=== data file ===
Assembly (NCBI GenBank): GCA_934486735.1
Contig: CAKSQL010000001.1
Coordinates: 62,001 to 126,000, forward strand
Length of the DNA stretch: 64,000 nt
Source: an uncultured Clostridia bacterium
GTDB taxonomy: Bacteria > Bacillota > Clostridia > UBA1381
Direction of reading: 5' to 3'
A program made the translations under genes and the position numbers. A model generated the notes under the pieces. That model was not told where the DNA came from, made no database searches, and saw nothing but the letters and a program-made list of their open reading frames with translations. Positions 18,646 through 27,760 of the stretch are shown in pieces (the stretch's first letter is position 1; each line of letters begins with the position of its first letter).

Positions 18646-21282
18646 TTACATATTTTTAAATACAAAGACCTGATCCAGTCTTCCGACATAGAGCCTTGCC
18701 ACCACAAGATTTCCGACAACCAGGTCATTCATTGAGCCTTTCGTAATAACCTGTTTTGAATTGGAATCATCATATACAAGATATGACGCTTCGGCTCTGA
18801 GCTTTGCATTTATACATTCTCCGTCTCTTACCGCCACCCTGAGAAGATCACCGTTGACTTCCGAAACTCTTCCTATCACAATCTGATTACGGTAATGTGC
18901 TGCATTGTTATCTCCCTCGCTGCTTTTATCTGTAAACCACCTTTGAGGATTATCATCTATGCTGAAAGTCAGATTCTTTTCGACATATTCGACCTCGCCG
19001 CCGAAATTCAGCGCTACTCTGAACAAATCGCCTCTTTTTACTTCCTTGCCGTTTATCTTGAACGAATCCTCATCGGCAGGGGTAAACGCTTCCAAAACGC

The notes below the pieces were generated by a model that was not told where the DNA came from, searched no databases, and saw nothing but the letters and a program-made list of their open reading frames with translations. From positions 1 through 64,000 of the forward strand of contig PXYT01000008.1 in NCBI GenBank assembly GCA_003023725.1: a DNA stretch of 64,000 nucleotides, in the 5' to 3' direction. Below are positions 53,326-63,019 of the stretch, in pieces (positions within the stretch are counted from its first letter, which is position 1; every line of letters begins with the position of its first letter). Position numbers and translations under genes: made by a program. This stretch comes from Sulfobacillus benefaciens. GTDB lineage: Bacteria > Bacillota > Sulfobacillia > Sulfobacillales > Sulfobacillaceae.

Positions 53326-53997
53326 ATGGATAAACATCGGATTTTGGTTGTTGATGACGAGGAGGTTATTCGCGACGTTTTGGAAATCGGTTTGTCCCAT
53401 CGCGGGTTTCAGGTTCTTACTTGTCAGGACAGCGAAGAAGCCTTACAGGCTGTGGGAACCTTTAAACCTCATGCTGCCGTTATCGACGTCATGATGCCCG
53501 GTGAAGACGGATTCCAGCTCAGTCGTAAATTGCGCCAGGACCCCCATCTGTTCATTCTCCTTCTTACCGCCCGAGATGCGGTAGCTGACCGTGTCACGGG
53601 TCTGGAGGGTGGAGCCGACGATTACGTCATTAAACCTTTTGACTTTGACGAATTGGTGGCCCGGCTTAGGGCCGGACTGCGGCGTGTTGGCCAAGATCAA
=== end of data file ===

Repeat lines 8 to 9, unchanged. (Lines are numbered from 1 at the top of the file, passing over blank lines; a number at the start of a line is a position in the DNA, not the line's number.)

A program made the translations under genes and the position numbers. A model generated the notes under the pieces. That model was not told where the DNA came from, made no database searches, and saw nothing but the letters and a program-made list of their open reading frames with translations. Positions 18,646 through 27,760 of the stretch are shown in pieces (the stretch's first letter is position 1; each line of letters begins with the position of its first letter).

Positions 18646-21282